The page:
Date of Award


Document Type


Degree Name

Master of Science (MS)

Legacy Department

Mechanical Engineering

Committee Chair/Advisor

Figliola, Richard

Committee Member

Larsen , Miguel

Committee Member

Joseph , Paul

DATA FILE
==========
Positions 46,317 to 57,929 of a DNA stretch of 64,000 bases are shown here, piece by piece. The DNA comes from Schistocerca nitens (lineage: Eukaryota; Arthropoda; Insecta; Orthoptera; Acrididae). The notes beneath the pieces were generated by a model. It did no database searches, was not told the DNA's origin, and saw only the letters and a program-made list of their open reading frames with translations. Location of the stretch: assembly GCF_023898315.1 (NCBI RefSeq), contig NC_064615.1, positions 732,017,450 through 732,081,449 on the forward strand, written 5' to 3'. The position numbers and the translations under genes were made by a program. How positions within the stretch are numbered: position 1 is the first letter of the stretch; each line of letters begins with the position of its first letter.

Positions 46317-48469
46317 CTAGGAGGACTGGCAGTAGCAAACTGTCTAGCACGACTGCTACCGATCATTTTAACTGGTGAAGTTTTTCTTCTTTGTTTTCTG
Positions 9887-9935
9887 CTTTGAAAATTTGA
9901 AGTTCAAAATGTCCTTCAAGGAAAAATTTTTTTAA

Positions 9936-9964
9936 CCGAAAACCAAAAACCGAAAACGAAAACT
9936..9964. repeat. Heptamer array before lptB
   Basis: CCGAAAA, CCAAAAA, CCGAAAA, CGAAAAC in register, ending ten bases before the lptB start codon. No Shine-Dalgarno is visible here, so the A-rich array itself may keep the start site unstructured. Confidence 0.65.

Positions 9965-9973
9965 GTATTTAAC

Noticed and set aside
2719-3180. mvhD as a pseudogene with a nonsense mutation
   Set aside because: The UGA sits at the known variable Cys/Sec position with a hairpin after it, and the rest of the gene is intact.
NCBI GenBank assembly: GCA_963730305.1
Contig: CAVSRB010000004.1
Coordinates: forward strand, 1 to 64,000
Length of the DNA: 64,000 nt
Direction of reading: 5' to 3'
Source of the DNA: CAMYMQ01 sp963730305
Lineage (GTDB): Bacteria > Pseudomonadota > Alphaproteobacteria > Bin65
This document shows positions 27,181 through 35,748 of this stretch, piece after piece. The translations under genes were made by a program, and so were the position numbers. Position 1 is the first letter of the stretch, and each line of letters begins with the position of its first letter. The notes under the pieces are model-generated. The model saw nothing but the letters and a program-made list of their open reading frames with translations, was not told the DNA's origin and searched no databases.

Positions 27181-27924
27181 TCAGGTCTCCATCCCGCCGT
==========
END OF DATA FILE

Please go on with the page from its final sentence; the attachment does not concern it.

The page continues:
Passive falling spheres launched from small rockets have been used extensively in the past to measure the winds and densities in the mesosphere. In principle, the same technique can be extended to higher altitudes that cover the lower thermosphere, in addition to the mesosphere. The main difficulties are that accelerations decrease rapidly with height due to the decreasing atmospheric density and rigid spheres are required at higher altitudes, which implies larger mass and smaller accelerations. Accelerometers with broad dynamic range and high sensitivity are required for the measurements, but such devices are not readily available. We describe an instrumented falling sphere that consists of a lightweight, hollow sphere fitted with a high-sensitivity three-axis accelerometer in addition to other tracking and telemetry equipment. The sphere, along with an ejection system, is installed in the nose cone section of a sounding rocket. The sphere is ejected at an altitude near the base of the MLT (mesosphere and lower thermosphere) region (85-90 km) on the up-leg portion of the trajectory. The combination of the data from the up-leg and down-leg sections of the flight can be used to extract detailed density and neutral wind profiles. In addition, the temperature profile can be estimated by applying the hydrostatic equation to the density data.



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